After a subpar and boring draft night, Knicks fans spent much of their team’s offseason wondering about potential Donovan Mitchell trades and asking themselves all kinds of questions. Who else would the Knicks trade? What will the remaining roster look like? How good even is a team headlined by Donovan Mitchell and Jalen Brunson? Well, fans can put all those questions aside now, as Mitchell isn’t going to be suiting up for the Knicks But now we must ask ourselves: what now? Where does this team — one that still has draft capital, young pieces, and an imperfect roster — go in an attempt to return to the playoffs after an incredibly disappointing 2021-22 season?
First and foremost, the team must continue to explore trades for Julius Randle. There were reports that the team had already looked in to doing this, but it seems to be a difficult task. This isn’t to say that the team needs to trade Randle at all costs. Despite playing some very inefficient and frustrating basketball last season, Randle is just a year removed from being an All-Star and being on the All-NBA second team. While he may never reach those peaks again, there may still be some hope that a motivated Randle could become a very solid and productive player again.
Can Randle take a bit of a backseat to the newly signed Brunson and be more of a roller and a secondary playmaker? If he can do that — much like his time with the Pelicans, where he averaged 21.4 PPG, 8.7 RPG, and 3.1 APG on 52.4% from the field — it would be an ideal fit. But that is a big if. Outside of his lone year with the Pelicans and his career year in 2020-21, Randle has been, for the most part, the same player. It’s unlikely that Randle regains his touch from three and mid-range that he had two years ago. And that is why it may behoove the Knicks to trade Randle. Doing so would free up space for Obi Toppin, and force coach Tom Thibodeau to play the young forward. It’d also give the team a fresh start as they look to fully embrace a light rebuild.
Secondly, the team should look to trade Evan Fournier. Accomplishing this won’t be any easier than finding a taker for Randle as he is owed $55 million over the next three seasons. But if the Knicks could unload Fournier for a player who might make more money with fewer years on his contract, it would help the Knicks remain flexible in the search for the next disgruntled star. This, like a potential Randle trade, would also free up space for the team’s stable of young guards. There were rumors that the Knicks didn’t want to trade Quentin Grimes, meaning that the team might already be planning to slot him in as a starter this season.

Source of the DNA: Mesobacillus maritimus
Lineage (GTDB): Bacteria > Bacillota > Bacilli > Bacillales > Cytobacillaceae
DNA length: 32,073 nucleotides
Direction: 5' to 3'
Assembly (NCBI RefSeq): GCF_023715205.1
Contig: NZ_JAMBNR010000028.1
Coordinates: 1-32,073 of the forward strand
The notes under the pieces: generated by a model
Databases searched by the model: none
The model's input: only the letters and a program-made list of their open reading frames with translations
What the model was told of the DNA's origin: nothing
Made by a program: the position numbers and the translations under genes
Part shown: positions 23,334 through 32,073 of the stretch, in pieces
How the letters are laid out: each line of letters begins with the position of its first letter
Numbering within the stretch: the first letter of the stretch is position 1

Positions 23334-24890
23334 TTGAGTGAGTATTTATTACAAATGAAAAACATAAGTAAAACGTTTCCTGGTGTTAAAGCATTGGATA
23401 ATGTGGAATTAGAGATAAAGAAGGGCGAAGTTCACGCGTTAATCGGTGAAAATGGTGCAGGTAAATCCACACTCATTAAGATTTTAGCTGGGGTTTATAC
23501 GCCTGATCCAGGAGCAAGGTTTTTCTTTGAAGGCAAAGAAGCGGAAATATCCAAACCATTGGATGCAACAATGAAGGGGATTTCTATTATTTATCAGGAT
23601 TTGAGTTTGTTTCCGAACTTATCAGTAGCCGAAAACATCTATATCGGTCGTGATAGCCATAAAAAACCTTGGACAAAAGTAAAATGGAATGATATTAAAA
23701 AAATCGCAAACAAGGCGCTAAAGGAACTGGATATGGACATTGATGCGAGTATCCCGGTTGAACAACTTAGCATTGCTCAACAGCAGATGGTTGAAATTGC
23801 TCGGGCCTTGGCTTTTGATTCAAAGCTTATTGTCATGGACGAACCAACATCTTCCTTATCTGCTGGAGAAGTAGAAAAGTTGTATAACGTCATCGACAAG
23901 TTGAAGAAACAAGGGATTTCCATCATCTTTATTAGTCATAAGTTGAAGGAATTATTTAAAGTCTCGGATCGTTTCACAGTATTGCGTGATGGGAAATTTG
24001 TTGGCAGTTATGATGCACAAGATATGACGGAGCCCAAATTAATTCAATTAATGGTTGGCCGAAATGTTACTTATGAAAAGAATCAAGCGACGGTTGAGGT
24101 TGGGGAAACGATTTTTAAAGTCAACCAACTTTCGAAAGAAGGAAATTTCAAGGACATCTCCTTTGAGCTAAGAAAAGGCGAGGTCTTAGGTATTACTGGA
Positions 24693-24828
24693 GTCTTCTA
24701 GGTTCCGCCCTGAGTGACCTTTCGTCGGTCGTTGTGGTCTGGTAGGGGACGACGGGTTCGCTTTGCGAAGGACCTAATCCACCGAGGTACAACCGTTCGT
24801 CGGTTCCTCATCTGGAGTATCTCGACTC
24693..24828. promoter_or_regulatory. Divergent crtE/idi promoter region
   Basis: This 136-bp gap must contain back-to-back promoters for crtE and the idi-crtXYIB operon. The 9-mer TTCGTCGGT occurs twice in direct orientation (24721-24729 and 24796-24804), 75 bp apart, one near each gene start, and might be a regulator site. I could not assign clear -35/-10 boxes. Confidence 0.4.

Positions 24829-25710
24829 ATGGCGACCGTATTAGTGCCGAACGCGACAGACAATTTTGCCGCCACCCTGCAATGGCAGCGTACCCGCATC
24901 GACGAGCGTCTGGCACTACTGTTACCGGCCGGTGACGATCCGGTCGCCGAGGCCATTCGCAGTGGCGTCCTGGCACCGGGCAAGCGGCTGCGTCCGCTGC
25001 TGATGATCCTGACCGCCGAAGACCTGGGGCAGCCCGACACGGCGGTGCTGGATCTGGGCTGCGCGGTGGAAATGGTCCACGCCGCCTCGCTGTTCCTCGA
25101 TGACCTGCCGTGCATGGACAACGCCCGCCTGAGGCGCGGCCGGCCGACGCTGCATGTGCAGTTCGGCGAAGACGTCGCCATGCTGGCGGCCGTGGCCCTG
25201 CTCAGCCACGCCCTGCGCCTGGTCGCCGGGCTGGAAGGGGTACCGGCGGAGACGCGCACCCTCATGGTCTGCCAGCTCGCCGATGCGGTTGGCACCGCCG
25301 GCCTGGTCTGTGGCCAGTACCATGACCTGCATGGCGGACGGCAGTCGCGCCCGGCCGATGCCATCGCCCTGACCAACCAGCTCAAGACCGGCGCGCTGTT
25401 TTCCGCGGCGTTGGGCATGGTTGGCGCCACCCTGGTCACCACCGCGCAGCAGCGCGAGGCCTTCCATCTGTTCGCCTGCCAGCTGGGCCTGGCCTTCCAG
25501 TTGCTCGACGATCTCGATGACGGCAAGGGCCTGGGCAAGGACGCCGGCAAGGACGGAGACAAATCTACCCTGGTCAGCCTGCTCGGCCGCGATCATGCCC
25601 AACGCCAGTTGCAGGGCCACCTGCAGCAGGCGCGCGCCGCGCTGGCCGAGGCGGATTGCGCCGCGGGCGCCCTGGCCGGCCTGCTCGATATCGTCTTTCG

Regardless of the Grimes situation, it makes little sense for a team that will most likely be fighting for a very low playoff seed to hang on to a veteran who won’t be a part of their future plans. Fournier’s elite outside shooting could still entice contending teams looking to add spacing to make a last-minute move. While it seems unlikely right now, they should explore all options for a Fournier trade.
The Knicks also need to decide what kind of role Cam Reddish has — or doesn’t have — on this team. Reddish, at just 23 years old, is still someone with a lot of potential. He may be raw and unpolished but we’ve all seen just how gifted he is. Whether it’s his natural and smooth shooting touch, or his next-level athleticism that allows him to seemingly glide past defenses, or his length, there’s something there. But as the Atlanta Hawks and their fans learned, it’s all about consistency with Reddish. Both physically and mentally, the young wing doesn’t always seem to be fully engaged. We’ve seen players like that that never fully put it together. For all we know, Reddish could suffer the same fate. But there’s still a chance that with more mentoring and maturing, along with a more consistent and larger role, he could blossom into what many fans and scouts saw when he was coming out of Duke.
But for him to have the opportunity to grow, the front office and Thibodeau need to get on the same page regarding his role. As much as we’d all hate to see him go to another team and blossom, it’s pretty meaningless to stash him on this team if he is going to play sparingly. While guys like Toppin and Quickley didn’t get as much playing time as fans wanted, at least they had consistent minutes and a role they could count on. We couldn’t even say that about Reddish in his limited time with the Knicks last season.
A lot of the media has been questioning the Knicks’ front office moves this summer, but the team still has done a lot of good over the last few months. They finally got the point guard of their future by securing Brunson to a 4-year deal. They extended RJ Barrett and Mitchell Robinson, and even added Isaiah Hartenstein in one of the better bargains of the off-season. Sure, the Knicks struck out on Mitchell, but that’s OK. They kept their picks and a young core. So while the overall offseason so far would probably grade out as average, they still have time to make a few moves and put this team in a really solid position going forward.